- Pros and cons
- Installing R
- Installing packages
- Command-line scripting
- Recommended config
- Needful packages
- High performance R
- Interacting with Julia
- Intro help
- Saving and loading
- Subsetting hell
- Data exchange
- R for Pythonistas
- what files do I need?
tl;dr R is a powerful, effective, diverse, well-supported, free, nightmarishly messy, inefficient, de-facto standard. As far as scientific computation goes, this is outstandingly good.
Pros and cons
- Free (beer/speech)
- Combines unparalleled breadth and community, at least as pertains to statisticians, data miners, machine learners and other such assorted folk as I call my colleagues. To get some sense of this thriving scene, check out R-bloggers. That community alone is enough to sell R as an ecosystem, whatever you think of technical chaos of the language itself (cf “Your community is your best asset”) And believe me, I have reservations about everything else.
- Amazing, statistically-useful plotting (cf the awful battle to get error bars in python’s mayavi)
- Online web-app visualisation: shiny
- Integration into literate coding and reproducible research through knitr — see scientific writing workflow.
- Poetically, R has random scope amongst other parser and syntax weirdness.
- Call-by-value semantics (in a "big-data" processing language?)
- …ameliorated not even by array views,
- …exacerbated by bloaty design.
- Object model tacked on after the fact. In fact, several object models?. Which is fine? I guess?
- One of the worst names to google for ever (cf Processing, Pure)
See the R package page.
See the R package page.
- SciML/diffeqr: Solving differential equations in R using DifferentialEquations.jl and the SciML Scientific Machine Learning ecosystem
- Package deSolve: Solving Initial Value Differential Equations in R - deSolve.pdf
Loads CSV from stdin into R as a data.frame, executes given commands, and gets the output as CSV or PNG on stdout
Pro tip: if I make a per-project
.Rprofile, I still execute my user
Aaron recommends not starting a new X server to ask you to choose a menu item:
Path surgery for
If I use homebrew with system R on e.g. ubuntu, things can get weird.
R will sometimes use the homebrew packages and sometimes the OS packages.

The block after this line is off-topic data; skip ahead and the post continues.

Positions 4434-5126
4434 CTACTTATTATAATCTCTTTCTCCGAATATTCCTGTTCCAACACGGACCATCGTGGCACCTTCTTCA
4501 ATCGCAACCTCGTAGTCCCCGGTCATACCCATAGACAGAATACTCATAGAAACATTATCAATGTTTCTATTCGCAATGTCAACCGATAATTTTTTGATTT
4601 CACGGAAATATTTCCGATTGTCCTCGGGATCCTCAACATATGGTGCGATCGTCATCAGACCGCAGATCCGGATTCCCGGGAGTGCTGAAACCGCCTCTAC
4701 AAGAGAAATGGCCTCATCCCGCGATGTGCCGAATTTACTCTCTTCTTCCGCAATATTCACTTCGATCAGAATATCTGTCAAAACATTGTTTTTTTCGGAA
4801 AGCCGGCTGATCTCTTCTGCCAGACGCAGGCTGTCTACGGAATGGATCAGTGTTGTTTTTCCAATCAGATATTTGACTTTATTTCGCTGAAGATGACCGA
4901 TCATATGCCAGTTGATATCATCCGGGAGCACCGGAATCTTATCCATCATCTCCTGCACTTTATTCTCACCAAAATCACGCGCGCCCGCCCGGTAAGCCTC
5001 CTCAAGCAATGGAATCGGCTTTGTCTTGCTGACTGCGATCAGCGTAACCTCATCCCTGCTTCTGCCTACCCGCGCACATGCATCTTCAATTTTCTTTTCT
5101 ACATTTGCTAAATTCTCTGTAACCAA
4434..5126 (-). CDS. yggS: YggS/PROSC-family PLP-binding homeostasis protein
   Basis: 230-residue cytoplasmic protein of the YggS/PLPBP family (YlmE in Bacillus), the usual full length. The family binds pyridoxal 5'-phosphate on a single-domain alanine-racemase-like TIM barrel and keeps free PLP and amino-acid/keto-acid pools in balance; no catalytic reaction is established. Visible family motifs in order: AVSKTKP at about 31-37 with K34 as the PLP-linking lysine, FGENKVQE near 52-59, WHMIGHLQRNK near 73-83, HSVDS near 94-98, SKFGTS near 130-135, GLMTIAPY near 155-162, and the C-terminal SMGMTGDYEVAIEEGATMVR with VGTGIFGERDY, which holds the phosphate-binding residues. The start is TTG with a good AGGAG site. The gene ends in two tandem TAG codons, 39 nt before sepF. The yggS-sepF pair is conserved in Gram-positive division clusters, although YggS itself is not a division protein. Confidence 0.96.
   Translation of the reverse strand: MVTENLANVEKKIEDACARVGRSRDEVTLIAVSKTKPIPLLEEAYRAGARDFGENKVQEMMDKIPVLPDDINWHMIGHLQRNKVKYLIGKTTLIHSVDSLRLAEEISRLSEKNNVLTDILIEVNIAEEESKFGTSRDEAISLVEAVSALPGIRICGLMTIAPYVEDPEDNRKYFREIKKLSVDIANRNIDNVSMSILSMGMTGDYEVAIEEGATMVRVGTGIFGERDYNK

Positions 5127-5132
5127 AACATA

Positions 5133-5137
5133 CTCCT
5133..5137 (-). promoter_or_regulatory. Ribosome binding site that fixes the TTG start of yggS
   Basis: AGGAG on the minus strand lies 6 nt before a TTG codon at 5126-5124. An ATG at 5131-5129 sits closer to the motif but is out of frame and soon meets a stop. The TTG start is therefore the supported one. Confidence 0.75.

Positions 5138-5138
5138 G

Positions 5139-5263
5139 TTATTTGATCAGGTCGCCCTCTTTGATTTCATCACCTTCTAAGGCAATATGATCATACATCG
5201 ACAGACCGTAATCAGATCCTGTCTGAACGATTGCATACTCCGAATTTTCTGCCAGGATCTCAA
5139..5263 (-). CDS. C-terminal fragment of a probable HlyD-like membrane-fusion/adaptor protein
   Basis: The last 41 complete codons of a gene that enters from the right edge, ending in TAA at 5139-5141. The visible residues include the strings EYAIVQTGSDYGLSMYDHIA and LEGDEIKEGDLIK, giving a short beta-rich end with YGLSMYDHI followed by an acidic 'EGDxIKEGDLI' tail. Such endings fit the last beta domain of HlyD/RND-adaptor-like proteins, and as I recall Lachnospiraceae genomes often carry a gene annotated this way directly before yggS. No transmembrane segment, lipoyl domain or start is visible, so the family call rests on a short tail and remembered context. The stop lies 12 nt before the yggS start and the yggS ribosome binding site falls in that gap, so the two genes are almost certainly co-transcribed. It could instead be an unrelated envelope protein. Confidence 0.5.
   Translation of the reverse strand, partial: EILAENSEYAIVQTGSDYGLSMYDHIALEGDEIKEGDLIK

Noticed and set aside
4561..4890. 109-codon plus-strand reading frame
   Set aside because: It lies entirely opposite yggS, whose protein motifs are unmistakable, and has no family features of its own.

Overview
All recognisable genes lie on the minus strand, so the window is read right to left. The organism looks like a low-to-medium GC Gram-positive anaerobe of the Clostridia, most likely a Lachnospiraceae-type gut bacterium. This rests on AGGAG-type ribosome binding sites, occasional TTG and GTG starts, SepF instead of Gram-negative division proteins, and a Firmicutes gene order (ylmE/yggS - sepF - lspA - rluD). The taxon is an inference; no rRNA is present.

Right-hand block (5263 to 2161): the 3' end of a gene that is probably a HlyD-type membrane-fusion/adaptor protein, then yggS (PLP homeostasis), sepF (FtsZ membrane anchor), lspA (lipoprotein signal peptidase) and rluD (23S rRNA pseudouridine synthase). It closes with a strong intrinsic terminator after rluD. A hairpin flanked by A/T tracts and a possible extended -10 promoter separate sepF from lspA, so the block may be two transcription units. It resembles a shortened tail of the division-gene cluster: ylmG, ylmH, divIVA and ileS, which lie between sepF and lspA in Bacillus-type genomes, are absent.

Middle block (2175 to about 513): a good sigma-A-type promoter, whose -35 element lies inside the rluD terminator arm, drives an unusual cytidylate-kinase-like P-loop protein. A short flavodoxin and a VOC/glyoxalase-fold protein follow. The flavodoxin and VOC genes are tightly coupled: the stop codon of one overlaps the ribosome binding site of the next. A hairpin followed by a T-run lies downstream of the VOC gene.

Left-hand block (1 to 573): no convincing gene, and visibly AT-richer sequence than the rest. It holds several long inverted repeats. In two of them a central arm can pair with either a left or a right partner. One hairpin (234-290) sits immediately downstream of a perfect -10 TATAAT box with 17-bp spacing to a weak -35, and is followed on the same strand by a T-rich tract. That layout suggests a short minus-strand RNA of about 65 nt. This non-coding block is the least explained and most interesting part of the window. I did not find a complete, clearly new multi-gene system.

Confusing compilation or runtime errors ensue, things like
unable to load shared object and
Also, if I switch between using homebrew and not using homebrew, the confusing compilation errors persist and can be hard to track down.
In my experience at least it is best to keep linuxbrew and R as far away from one another as possible.
I remove try to avoid using linuxbrew in my R startup script
This puts the
.linuxbrew paths last:
.pth = Sys.getenv("PATH") .pths = unlist(strsplit(.pth, ":")) .brewpthi = as.vector(unlist(lapply(.pths, function (x) grepl("brew", x)))) .nbrewpthi = as.vector(unlist(lapply(.pths, function (x) !grepl("brew", x)))) Sys.setenv(PATH=paste(paste(.pths[.nbrewpthi], collapse=":"), paste(.pths[.brewpthi], collapse=":"), sep=":"))
This one deletes them entirely and is what I use:
.pth = Sys.getenv("PATH") .pths = unlist(strsplit(.pth, ":")) .nbrewpthi = as.vector(unlist(lapply(.pths, function (x) !grepl("brew", x)))) Sys.setenv(PATH=paste(.pths[.nbrewpthi], collapse=":"))
Mentioning that you have done this is probably helpful to the user. I note it with the following message:
print("Changed PATH") print(.pth) print("to") print(Sys.getenv("PATH"))
NB this is recommended for linuxbrew. on the other hand on macOS homebrew provides useful libraries that compile just fine, so I do not molest the paths on macOS.
Upon setting up a new machine I always run
install.packages(c("blogdown", "renv", "tinytex", "knitr", "devtools", "ggplot2")) tinytex::install_tinytex() devtools::install_github("r-lib/hugodown")
That gets the baseline tools I actually use.
The tidyverse is a miniature ecosystem within R which has coding conventions and tooling to make certain data analysis easier and prettier, although not necessarily more performant.
Blogging / reports / reproducible research
blogdown, the blogging tool, and the knit rendering engine, as mentioned elsewhere comprise R’s entrant into the academic blogoverse. It does reproducible research and miscellaneous scientific writing. This is the R killer feature that incorporates all the other killer features.
R now plugs into many machine-learning-style algorithms.
R does not define a standardized interface for its machine-learning algorithms. Therefore, for any non-trivial experiments, you need to write lengthy, tedious and error-prone wrappers to call the different algorithms and unify their respective output.
Additionally you need to implement infrastructure to
- resample your models
- optimize hyperparameters
- select features
- cope with pre- and post-processing of data and compare models in a statistically meaningful way.
As this becomes computationally expensive, you might want to parallelize your experiments as well. This often forces users to make crummy trade-offs in their experiments due to time constraints or lacking expert programming skills.
mlrprovides this infrastructure so that you can focus on your experiments! The framework provides supervised methods like classification, regression and survival analysis along with their corresponding evaluation and optimization methods, as well as unsupervised methods like clustering. It is written in a way that you can extend it yourself or deviate from the implemented convenience methods and construct your own complex experiments or algorithms.
I think this pitch is more or less the same for caret.
There are also externally developed of ML algorithms accessible from R that presumably have consistent interfaces by construction: h2o
refines data frames in various ways, including lett dunderheaded default consstructors, high performance dataset querying, and